Sarah Lacy of Pando Daily published an interesting follow-up on Scout-Gate, the secret/stealthy angel-investment-by-proxy program run by large VCs such as Sequoia Capital and Andreesen Horowitz. I wrote the following comment, and thought I'd elaborate here:

The secret vs stealthy thing is a bit of a making-a-mountain-out-of-a-mole-hill situation. Entrepreneurs aren't lied to; they're more protected from signalling risks; VCs still get to deploy capital (ahem "spray and pray") and angels get to feel important. Everyone gets what they want. As to the would-be-Series A-crunchees- they know the rules and have only themselves to blame if they don't keep enough tank in the gas to get to the next milestone (e.g. $2-4m ARR run-rate for a SaaS company Series A).
Perhaps I'm naive, but it strikes me that no one's any worse off as a result of this development, and it's quite likely that almost everyone is better off. It used to be that entrepreneurs went from bootstrapping or taking small angel investments to much larger VCs rounds (and much later). Now there are more gradations in investment, and VCs seem to be happily ceding the lower-tier (and higher risk) territory to seed funds. This raises the tricky situation that an entrepreneur can feel like they've passed the high quality threshold of an institutional investment, but still not be set up for success to get to a VC round. And that's exactly why this conversation is now taking place. My view is that it's ultimately good for the ecosystem, and merely a symptom of increasing market efficiencies.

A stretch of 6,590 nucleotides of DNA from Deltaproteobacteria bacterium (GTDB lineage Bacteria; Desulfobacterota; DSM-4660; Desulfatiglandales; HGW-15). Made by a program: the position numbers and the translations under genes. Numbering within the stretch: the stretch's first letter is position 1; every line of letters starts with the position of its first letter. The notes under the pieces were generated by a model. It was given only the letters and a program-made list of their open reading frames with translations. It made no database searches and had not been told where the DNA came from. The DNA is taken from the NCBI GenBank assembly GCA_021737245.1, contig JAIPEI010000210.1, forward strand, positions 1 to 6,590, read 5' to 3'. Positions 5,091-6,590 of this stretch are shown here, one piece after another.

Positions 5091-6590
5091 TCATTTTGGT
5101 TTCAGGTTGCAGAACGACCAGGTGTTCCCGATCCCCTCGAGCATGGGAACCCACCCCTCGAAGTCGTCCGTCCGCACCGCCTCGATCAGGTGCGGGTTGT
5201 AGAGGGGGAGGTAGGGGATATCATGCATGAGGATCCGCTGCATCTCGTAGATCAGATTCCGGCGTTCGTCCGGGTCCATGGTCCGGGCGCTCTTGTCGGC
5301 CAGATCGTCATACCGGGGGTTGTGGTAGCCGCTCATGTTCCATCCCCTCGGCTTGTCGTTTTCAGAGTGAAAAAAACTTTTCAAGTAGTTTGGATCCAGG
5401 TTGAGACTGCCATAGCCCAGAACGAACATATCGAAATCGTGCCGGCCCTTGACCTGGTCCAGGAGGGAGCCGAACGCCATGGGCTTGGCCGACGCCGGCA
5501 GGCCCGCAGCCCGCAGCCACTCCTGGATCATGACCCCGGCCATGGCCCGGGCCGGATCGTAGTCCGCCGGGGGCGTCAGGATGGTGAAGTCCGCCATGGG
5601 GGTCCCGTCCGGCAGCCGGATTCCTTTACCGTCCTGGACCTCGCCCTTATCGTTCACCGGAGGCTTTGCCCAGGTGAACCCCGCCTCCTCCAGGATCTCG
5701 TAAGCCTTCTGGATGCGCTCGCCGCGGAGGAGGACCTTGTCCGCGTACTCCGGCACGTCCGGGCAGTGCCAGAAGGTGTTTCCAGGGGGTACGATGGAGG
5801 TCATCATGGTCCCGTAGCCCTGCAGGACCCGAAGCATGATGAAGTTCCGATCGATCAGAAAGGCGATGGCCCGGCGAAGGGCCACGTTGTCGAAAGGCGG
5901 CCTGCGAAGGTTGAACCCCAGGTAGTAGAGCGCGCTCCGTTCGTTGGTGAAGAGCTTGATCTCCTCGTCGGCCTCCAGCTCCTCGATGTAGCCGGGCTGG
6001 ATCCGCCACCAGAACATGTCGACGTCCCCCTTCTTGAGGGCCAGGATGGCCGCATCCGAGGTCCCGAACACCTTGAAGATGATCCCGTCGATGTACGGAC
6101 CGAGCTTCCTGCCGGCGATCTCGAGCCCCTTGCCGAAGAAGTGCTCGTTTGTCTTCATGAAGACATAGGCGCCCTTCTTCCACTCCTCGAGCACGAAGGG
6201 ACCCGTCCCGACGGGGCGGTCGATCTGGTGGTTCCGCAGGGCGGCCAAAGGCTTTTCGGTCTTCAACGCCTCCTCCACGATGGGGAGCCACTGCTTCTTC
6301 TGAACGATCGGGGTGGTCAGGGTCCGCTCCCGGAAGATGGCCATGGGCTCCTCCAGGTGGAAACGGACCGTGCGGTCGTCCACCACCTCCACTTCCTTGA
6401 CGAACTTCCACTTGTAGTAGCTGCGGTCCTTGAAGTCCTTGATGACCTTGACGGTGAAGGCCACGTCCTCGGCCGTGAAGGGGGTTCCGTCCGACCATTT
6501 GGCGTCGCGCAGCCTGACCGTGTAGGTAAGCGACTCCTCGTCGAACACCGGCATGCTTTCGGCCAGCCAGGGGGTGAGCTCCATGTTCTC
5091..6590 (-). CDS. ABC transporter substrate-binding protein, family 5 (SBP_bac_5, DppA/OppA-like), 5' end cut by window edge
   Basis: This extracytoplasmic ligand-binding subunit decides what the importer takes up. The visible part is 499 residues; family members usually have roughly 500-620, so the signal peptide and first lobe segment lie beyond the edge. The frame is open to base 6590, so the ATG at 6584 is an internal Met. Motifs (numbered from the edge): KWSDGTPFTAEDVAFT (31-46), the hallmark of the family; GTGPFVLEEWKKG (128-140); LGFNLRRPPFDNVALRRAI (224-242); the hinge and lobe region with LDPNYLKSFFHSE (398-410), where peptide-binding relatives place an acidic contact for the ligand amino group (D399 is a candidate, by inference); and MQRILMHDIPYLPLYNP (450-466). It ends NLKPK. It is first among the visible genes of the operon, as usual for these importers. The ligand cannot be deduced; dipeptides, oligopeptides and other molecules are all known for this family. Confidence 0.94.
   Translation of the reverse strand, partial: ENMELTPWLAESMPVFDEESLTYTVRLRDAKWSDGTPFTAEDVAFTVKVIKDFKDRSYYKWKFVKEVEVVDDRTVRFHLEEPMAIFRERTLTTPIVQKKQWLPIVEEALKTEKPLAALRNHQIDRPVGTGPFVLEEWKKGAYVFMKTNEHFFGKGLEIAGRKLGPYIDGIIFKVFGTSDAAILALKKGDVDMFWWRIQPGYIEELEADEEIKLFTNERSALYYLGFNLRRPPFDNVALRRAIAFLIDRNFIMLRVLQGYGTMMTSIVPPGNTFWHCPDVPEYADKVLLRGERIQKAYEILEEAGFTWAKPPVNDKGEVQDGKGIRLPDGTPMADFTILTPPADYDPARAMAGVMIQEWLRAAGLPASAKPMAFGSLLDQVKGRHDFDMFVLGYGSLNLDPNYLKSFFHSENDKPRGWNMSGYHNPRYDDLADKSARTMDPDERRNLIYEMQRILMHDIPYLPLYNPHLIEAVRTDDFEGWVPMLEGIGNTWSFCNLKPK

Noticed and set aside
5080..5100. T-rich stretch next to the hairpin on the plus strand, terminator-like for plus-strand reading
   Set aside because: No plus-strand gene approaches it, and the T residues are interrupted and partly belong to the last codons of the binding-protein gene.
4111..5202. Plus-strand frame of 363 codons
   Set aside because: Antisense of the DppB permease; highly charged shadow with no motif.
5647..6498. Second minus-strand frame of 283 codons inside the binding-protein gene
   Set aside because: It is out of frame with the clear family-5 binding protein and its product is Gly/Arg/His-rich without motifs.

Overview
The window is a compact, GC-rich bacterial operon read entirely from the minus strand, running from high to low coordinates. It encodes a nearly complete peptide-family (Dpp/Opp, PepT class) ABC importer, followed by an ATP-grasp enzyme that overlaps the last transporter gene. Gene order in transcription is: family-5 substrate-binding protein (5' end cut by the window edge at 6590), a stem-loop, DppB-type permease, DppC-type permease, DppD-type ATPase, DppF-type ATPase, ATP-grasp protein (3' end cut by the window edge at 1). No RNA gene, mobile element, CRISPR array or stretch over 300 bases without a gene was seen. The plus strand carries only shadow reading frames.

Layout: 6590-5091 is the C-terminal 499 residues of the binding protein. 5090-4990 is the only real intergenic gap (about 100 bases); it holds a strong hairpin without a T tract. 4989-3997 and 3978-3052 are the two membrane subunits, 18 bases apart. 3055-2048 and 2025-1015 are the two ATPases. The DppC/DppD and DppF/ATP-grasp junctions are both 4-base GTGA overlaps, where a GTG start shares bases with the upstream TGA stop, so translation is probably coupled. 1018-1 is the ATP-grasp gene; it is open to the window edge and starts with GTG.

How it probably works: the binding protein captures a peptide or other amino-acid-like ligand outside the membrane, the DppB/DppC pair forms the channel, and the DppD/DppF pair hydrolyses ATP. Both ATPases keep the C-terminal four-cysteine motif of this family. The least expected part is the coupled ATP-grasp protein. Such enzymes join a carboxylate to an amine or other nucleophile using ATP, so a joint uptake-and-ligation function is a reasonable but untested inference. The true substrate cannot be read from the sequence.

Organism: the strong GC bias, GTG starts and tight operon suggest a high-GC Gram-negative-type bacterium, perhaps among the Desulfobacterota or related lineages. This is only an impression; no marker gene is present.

What do you think? Please comment below.

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